By Jonathan Cohn
St. Martin’s Press, February 2021
Excerpts from the Conclusion – What Change Looks Like:
The next great debate over health care reform might not happen for many years. Or it might happen right away. It depends to some extent on what else is happening in politics – and how the Supreme Court rules on the new Obamacare case. But a debate will happen sooner or later, and when it does, two directions are possible.
One is to reverse course, to scale back the Affordable Care Act or eliminate it altogether. This remains the agenda of the Republicans and their allies. The idea is to cut back on the things conservatives instinctively oppose, so that taxes are lower, regulations are looser, and federal spending comes down. But for many, the objection to Obamacare also reflects a more basic rejection of universal coverage, which by definition means putting everybody into one system with a lot of redistribution – with contributions from healthy people financing the costs of the sick, and the wealthy paying extra to cover the poor.
Republicans want less of that redistribution or maybe none at all. And if they get their way someday, people who are healthy will save money, at least while they remain healthy, and people at higher incomes won’t have to pay so much in taxes. But the burden of medical expenses will shift onto those who have more health problems and those who have less money, which is what every reputable projection about every serious Republican plan of the last ten years has shown.
The alternative approach on health care is to continue the crusade for universal coverage that Democrats have been carrying on since the days of Roosevelt and Truman. It would mean finding some way to make sure everyone has insurance – as in 99 percent of the population, not just 92. It would mean improving benefits, so everyone can afford to go to the doctor, or fill a prescription, or be admitted to the hospital without having to pay big out-of-pocket costs. Today, that’s a problem for many Americans with “good” coverage. Ideally, it would also mean a simpler system, one in which patients and providers weren’t constantly fighting with insurance companies over billing and approvals, or shifting between plans and networks.
The Affordable Care Act, like the Clinton plan before it, was an attempt to achieve the liberal end of universal coverage through a more conservative scheme that relied heavily on competition among private insurers. But the intellectual foundation for that calculation seems increasingly shaky, especially when it comes to controlling the cost of care.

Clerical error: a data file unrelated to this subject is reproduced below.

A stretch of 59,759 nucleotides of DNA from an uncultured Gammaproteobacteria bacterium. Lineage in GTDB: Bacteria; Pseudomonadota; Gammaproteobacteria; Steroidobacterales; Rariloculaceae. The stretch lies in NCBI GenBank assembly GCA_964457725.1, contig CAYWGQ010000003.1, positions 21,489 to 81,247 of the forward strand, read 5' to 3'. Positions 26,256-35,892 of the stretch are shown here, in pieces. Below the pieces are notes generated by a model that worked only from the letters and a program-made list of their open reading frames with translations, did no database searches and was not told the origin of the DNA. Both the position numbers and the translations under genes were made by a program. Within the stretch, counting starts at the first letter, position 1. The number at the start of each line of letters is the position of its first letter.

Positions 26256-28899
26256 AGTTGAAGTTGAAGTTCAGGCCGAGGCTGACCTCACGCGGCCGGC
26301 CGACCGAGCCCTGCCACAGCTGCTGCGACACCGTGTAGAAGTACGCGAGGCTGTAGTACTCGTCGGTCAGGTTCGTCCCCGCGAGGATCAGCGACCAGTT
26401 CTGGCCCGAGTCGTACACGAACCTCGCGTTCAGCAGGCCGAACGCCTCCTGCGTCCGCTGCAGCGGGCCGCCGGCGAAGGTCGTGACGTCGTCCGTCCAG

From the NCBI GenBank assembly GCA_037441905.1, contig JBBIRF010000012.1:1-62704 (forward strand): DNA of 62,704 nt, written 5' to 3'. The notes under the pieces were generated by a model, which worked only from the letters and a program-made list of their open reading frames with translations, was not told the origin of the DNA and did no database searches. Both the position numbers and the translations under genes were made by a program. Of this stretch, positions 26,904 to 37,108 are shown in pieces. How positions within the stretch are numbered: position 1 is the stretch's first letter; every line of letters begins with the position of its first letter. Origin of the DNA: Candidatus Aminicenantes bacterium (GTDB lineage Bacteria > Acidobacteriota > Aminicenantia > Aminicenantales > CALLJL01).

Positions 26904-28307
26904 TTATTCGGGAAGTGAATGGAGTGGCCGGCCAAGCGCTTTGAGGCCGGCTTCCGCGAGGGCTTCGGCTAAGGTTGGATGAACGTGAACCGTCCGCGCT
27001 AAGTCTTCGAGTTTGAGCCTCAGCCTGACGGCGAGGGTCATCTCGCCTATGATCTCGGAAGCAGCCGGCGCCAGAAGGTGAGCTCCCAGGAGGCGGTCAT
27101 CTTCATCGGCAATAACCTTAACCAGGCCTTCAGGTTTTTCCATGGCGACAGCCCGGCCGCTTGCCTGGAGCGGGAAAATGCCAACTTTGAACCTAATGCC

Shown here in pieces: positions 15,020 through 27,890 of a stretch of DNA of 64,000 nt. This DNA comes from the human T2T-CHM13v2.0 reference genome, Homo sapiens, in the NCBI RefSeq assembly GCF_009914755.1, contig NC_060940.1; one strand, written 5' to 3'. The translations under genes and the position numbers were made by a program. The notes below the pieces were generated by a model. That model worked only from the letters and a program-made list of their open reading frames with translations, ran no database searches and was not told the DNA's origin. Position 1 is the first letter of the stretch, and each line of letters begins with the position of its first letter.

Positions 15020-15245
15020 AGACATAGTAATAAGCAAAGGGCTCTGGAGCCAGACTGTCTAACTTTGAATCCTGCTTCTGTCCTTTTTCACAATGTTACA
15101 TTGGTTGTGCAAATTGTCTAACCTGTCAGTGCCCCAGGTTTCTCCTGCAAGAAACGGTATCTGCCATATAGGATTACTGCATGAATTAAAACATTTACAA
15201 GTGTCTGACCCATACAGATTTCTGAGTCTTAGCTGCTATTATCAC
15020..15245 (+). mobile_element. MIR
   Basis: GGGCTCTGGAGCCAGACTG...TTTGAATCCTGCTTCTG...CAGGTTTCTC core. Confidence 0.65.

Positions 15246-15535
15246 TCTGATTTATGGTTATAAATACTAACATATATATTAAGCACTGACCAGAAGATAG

Even many card-carrying economists schooled in the virtues of markets and hazards of government control now wonder whether it’s time for the United States, like other developed nations, to set a global budget for health care, have the government regulate prices, or maybe do both of those things.
The version getting the most attention in American politics today is the single-payer proposal that Bernie Sanders and his followers have been promoting: Medicare for All. The reality is that any system that covers everybody with low out-of-pocket costs and some kind of government control over spending is going to look a lot more like Medicare for All then what the U.S. has now. That shouldn’t scare anybody. Medicare for All is the same basic idea Harry Truman proposed in the 1040s, and it’s in the DNA of Medicare, a program Americans cherish.
The case shouldn’t be that hard to make, given how well the best systems abroad perform. But it will require a lot more work – by wonks and operatives, officials and activists.
By Don McCanne, M.D.
Jonathan Cohn’s new book has been receiving excellent reviews, and rightfully so. It is a well researched, meticulously accurate summary of the last ten years with the Affordable Care Act and the preceding health care reform history leading up to it.
If you are interested in history, it is great, but more importantly, if you are interested in how we got here in health care reform and where the various pathways before us lead, it is essential reading.
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